20. Direct spectroscopic observation of multiple-charged-ion acceleration by an intense femtosecond-pulse laser.

    PubMed

    Zhidkov, A G; Sasaki, A; Tajima, T; Auguste, T; D'Olivera, P; Hulin, S; Monot, P; Faenov, A Y; Pikuz, T A; Skobelev, I Y

    1999-09-01

    We have observed evidence of the emission of energetic He-and H-like ions of fluorine more than 1 MeV produced via the optical field ionization (OFI) from a solid target irradiated by an intense I=(2-4)x10(18) W/cm(2) (60 fs, lambda=800 nm), obliquely incident p-polarized pulse laser. The measured blue wing of He(alpha), He(beta), and Ly(alpha) lines of fluorine shows a feature of the Doppler-shifted spectrum due to the self-similar ion expansion dominated by superthermal electrons with the temperature T(h) approximately 100 keV. Using a collisional particle-in-cell simulation, which incorporates the nonlocal-thermodynamic-equilibrium ionization including OFI, we have obtained the plasma temperature, line shape, and maximal energy of accelerated ions, which agree well with those determined from the experimental spectra. The red wing of ion spectra gives the temperature of bulk plasma electrons. PMID:11970139

  1. Spectroscopic Coronal Observations During the Total Solar Eclipse of 11 July 2010

    NASA Astrophysics Data System (ADS)

    Voulgaris, A. G.; Gaintatzis, P. S.; Seiradakis, J. H.; Pasachoff, J. M.; Economou, T. E.

    2012-05-01

    The flash spectra of the solar chromosphere and corona were measured with a slitless spectrograph before, after, and during the totality of the solar eclipse of 11 July 2010, at Easter Island, Chile. This eclipse took place at the beginning of Solar Cycle 24, after an extended minimum of solar activity. The spectra taken during the eclipse show a different intensity ratio of the red and green coronal lines compared with those taken during the total solar eclipse of 1 August 2008, which took place toward the end of Solar Cycle 23. The characteristic coronal emission line of forbidden Fe xiv (5303 Å) was observed on the east and west solar limbs in four areas relatively symmetrically located with respect to the solar rotation axis. Subtraction of the continuum flash-spectrum background led to the identification of several extremely weak emission lines, including forbidden Ca xv (5694 Å), which is normally detected only in regions of very high excitation, e.g., during flares or above large sunspots. The height of the chromosphere was measured spectrophotometrically, using spectral lines from light elements and compared with the equivalent height of the lower chromosphere measured using spectral lines from heavy elements.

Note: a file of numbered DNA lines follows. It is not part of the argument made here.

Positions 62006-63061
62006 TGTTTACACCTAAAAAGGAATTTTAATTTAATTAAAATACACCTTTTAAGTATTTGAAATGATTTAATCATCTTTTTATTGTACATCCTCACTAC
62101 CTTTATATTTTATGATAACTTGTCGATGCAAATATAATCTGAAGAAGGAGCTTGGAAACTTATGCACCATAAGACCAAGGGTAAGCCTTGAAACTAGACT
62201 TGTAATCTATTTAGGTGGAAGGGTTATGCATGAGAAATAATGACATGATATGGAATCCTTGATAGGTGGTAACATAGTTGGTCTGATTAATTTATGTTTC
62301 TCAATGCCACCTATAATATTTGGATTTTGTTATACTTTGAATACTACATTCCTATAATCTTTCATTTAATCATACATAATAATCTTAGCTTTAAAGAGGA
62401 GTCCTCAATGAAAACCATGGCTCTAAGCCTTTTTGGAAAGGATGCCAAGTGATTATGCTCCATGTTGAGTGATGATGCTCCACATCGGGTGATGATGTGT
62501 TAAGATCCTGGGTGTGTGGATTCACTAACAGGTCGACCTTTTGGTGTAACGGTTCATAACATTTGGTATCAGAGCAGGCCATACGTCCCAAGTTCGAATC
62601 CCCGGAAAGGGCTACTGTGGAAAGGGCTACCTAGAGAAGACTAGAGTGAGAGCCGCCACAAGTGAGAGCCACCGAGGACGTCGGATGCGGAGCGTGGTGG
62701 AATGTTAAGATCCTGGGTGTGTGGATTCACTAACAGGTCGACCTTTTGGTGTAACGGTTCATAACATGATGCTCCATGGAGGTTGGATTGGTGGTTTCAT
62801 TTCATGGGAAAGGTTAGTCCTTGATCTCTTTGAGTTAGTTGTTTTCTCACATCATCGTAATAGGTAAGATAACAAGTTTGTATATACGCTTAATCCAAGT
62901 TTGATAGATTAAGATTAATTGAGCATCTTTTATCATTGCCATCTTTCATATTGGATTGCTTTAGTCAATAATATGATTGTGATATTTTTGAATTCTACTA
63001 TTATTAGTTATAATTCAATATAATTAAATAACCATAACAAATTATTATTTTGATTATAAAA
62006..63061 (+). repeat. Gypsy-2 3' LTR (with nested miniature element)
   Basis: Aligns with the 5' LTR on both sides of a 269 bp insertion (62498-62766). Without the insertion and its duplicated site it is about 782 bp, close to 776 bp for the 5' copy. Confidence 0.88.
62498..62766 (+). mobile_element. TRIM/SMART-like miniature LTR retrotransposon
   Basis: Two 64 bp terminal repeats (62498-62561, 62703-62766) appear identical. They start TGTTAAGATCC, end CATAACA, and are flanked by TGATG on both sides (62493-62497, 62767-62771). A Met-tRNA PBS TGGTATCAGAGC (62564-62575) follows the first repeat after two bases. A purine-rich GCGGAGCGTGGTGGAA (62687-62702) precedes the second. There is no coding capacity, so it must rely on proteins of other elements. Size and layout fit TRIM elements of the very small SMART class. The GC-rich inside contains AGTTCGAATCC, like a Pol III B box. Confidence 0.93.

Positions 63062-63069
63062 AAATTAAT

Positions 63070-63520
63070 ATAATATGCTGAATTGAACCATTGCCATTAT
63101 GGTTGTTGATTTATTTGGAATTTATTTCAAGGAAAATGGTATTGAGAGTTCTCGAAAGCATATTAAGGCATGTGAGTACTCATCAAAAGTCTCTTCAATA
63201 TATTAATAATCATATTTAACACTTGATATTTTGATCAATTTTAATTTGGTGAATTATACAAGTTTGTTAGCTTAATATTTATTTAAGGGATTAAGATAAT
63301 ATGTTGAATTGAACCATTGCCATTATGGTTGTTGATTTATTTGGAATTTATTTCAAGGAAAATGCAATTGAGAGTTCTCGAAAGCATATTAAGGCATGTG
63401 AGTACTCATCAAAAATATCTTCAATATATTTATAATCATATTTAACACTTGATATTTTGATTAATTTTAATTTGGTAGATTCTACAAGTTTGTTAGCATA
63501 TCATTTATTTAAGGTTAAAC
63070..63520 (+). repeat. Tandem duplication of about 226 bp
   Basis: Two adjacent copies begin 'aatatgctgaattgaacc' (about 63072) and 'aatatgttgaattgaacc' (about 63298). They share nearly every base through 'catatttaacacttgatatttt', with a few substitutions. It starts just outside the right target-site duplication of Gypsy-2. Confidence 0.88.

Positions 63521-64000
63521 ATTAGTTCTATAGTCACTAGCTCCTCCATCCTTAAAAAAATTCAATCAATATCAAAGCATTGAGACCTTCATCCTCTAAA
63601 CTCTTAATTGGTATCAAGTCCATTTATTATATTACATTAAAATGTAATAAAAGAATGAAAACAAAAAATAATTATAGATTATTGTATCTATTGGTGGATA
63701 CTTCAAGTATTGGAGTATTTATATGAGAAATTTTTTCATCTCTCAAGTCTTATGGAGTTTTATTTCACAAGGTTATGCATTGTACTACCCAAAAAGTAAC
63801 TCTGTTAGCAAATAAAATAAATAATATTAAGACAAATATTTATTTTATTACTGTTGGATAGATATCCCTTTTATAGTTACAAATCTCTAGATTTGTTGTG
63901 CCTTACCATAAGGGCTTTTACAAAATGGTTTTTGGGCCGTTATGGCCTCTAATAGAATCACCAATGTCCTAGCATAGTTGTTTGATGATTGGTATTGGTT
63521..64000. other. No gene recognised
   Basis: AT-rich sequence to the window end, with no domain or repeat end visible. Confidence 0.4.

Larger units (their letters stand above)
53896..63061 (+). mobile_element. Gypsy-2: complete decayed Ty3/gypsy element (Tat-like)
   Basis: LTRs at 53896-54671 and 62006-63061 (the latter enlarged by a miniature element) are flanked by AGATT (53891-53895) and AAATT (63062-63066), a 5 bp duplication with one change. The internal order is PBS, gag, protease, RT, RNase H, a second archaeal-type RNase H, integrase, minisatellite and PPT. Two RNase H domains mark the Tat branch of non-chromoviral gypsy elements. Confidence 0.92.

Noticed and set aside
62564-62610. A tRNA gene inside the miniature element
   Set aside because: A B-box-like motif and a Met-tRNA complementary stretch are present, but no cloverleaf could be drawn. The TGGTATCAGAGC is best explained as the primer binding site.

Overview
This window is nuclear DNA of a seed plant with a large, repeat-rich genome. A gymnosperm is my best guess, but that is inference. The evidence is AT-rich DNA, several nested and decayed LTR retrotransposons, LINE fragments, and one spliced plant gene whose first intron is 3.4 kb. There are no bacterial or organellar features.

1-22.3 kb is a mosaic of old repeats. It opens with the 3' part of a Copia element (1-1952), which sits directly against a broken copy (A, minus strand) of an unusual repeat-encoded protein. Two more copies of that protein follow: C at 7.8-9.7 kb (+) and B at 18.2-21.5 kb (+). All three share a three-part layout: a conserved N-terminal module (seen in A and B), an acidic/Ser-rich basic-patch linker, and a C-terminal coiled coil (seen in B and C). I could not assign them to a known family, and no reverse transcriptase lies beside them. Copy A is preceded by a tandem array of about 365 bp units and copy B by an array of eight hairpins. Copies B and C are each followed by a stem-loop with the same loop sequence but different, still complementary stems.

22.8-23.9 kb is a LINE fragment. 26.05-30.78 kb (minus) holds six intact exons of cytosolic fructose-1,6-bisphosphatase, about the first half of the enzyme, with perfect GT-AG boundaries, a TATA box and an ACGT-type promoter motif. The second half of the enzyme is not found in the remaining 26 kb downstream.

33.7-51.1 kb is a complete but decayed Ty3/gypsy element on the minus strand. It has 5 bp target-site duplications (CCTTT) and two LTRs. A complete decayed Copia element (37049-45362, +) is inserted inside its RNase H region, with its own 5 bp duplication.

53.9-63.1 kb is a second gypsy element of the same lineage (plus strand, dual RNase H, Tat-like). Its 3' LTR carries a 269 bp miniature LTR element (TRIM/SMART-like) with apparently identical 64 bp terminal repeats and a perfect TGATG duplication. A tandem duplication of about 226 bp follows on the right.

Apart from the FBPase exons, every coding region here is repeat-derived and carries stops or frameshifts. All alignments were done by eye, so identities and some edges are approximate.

2. High-Dispersion Spectroscopic Observations of Comet C/2012 S1 (ISON) with the Subaru Telescope

    NASA Astrophysics Data System (ADS)

    Shinnaka, Yoshiharu; Kawakita, Hideyo; Nagashima, Masayoshi; Hitomi, Kobayashi; Decock, Alice; Jehin, Emmanuel; Boice, Daniel C.

    2014-11-01

    Comet C/2012 S1 (ISON) was one of the Oort cloud comets and dynamically new. This comet was broken at its perihelion passage on UT 2013 November 28.1 (at Rh ~ 17 solar radius). We observed the comet C/2012 S1 (ISON) on UT 2013 November 15 with the High Dispersion Spectrograph (HDS) mounted on the Subaru Telescope atop Mauna Kea, Hawaii. Its heliocentric and geocentric distances were 0.601 and 0.898 AU, respectively. We selected the slit size of 0”.5 x 9”.0 on the sky to achieve the spectral resolution of R = 72,000 from 550 to 830 nm. The total exposure time of comet C/2012 S1 (ISON) was 1200 seconds. We detected many emission lines caused from radicals (e.g., CN, C2, NH2), ions (H2O+), atoms ([OI] and Na I) and also many unidentified lines in the spectra. We report the (1) the ortho-to-para abundance ratios (OPRs) of water and ammonia estimated from the high-dispersion spectra of H2O+ and NH2, (2) the green-to-red line ratio of forbidden oxygen emissions, (3) the isotopic ratios of C2 (the carbon isotopic ratio from Swan band) and CN (the carbon and nitrogen isotopic ratios from red band), (4) the sodium-to-continuum ratio of comet C/2012 S1 (ISON).

  3. Direct spectroscopic observation of ion deceleration accompanying laser plasma-wall interaction

    NASA Astrophysics Data System (ADS)

    Renner, O.; Krouský, E.; Liska, R.; Šmíd, M.; Larroche, O.; Dalimier, E.; Rosmej, F. B.

    2010-08-01

    Interactions of plasma jets with solid surfaces are extensively studied in context with development of future fusion devices. In experiments carried out on the iodine laser system PALS, the energetic ions were produced at double-foil Al/Mg targets irradiated by one or two counter-propagating laser beams. The plasma jets from the rear surface of the laser-exploded Al foil streamed towards the Mg target representing the wall preheated by the action of the high-energy photons, particle and/or laser beams. Instead of being trapped by the cold secondary-target material, the forward-accelerated Al ions collided with the counter-propagating matter ejected from the wall. The environmental conditions in near-wall plasmas were analyzed with the high-resolution x-ray spectroscopy and temporally-resolved x-ray imaging. The deceleration of the incident Al ions in the near-wall region was directly observed and quantitatively characterized via Doppler shifts of the J-satellite from the Al Lya spectral group. The interaction scenario was modelled using the 2D arbitrary Lagrangian Eulerian hydrocode PALE and the multifluid code MULTIF.